[Python-ideas] solving multi-core Python

Eric Snow ericsnowcurrently at gmail.com
Sun Jun 21 01:16:37 CEST 2015

On Jun 20, 2015 4:55 PM, "Devin Jeanpierre" <jeanpierreda at gmail.com> wrote:
> It's worthwhile to consider fork as an alternative.  IMO we'd get a
> lot out of making forking safer, easier, and more efficient. (e.g.
> respectively: adding an atfork registration mechanism; separating out
> the bits of multiprocessing that use pickle from those that don't;
> moving the refcount to a separate page, or allowing it to be frozen
> prior to a fork.)

So leverage a common base of code with the multiprocessing module?

> It sounds to me like this approach would use more memory than either
> regular threaded code or forking, so its main advantages are being
> cross-platform and less bug-prone. Is that right?

I would expect subinterpreters to use less memory.  Furthermore creating
them would be significantly faster.  Passing objects between them would be
much more efficient.  And, yes, cross-platform.

> Note: I don't count the IPC cost of forking, because at least on
> linux, any way to efficiently share objects between independent
> interpreters in separate threads can also be ported to independent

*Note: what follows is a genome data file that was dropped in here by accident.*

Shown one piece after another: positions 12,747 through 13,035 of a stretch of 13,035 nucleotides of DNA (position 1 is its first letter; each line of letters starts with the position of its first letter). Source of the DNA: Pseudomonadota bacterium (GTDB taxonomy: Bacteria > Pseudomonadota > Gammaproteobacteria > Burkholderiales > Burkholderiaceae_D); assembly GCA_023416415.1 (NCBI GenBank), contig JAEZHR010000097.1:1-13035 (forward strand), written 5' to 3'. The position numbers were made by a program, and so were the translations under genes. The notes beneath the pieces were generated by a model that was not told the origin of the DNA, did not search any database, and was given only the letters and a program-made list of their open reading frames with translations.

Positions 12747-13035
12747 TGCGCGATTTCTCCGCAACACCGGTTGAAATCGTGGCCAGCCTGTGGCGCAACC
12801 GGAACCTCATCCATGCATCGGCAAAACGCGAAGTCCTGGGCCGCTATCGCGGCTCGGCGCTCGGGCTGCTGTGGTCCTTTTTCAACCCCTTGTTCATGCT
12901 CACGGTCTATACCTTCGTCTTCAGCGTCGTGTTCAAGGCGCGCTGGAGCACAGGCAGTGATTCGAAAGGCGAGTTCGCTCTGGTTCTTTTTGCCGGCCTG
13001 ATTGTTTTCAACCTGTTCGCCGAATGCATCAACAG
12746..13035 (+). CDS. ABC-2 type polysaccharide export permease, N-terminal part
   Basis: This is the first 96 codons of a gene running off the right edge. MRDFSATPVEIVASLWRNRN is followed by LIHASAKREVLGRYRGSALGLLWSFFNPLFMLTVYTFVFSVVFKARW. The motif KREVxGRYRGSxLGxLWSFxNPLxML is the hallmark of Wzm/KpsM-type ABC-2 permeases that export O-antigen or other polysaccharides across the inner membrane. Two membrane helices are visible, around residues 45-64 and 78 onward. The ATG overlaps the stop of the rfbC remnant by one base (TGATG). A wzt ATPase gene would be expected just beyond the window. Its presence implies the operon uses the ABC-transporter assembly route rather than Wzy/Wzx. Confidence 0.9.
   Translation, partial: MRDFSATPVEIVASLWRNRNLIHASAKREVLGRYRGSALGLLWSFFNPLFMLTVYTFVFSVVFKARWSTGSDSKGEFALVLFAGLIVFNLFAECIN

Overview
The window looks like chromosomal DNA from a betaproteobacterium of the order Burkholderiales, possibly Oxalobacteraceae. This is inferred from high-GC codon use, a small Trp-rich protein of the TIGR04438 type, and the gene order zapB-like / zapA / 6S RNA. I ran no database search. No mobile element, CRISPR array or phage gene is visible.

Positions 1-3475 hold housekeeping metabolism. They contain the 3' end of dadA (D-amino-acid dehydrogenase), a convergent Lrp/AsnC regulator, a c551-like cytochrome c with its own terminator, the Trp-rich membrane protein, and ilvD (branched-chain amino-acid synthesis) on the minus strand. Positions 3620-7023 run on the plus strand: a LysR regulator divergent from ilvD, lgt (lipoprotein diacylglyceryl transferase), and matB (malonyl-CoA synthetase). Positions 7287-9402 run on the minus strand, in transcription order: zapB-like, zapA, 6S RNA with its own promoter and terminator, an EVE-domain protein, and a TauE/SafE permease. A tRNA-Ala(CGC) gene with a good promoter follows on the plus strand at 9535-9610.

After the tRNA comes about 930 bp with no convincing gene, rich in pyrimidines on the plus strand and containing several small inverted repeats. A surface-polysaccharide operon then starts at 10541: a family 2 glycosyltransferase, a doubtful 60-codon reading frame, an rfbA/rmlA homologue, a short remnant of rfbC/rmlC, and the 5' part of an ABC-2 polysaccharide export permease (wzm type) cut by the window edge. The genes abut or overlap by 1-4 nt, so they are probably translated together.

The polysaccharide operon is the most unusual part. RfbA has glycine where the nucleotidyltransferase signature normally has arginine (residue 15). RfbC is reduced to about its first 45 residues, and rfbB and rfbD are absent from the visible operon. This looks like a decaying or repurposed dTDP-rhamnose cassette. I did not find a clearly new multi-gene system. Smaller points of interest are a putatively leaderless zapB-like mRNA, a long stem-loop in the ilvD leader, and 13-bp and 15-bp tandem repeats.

> interpreters in forked subprocesses,

How so?  Subinterpreters are in the same process.  For this proposal each
would be on its own thread.  Sharing objects between them through channels
would be more efficient than IPC.  Perhaps I've missed something?

> and *should* be.
> See also: multiprocessing.Value/Array. This is probably a good
> opportunity for that unification you mentioned. :)

I'll look.

> On Sat, Jun 20, 2015 at 3:04 PM, Yury Selivanov <yselivanov.ml at gmail.com>
> > On 2015-06-20 5:42 PM, Eric Snow wrote:
> >> * only allow immutable objects to be shared between subinterpreters
> >
> > Even if this is the only thing we have -- an efficient way
> > for sharing immutable objects (such as bytes, strings, ints,
> > and, stretching the definition of immutable, FDs) that will
> > allow us to do a lot.
> +1, this has a lot of utility, and can be extended naturally to other
> types and circumstances.


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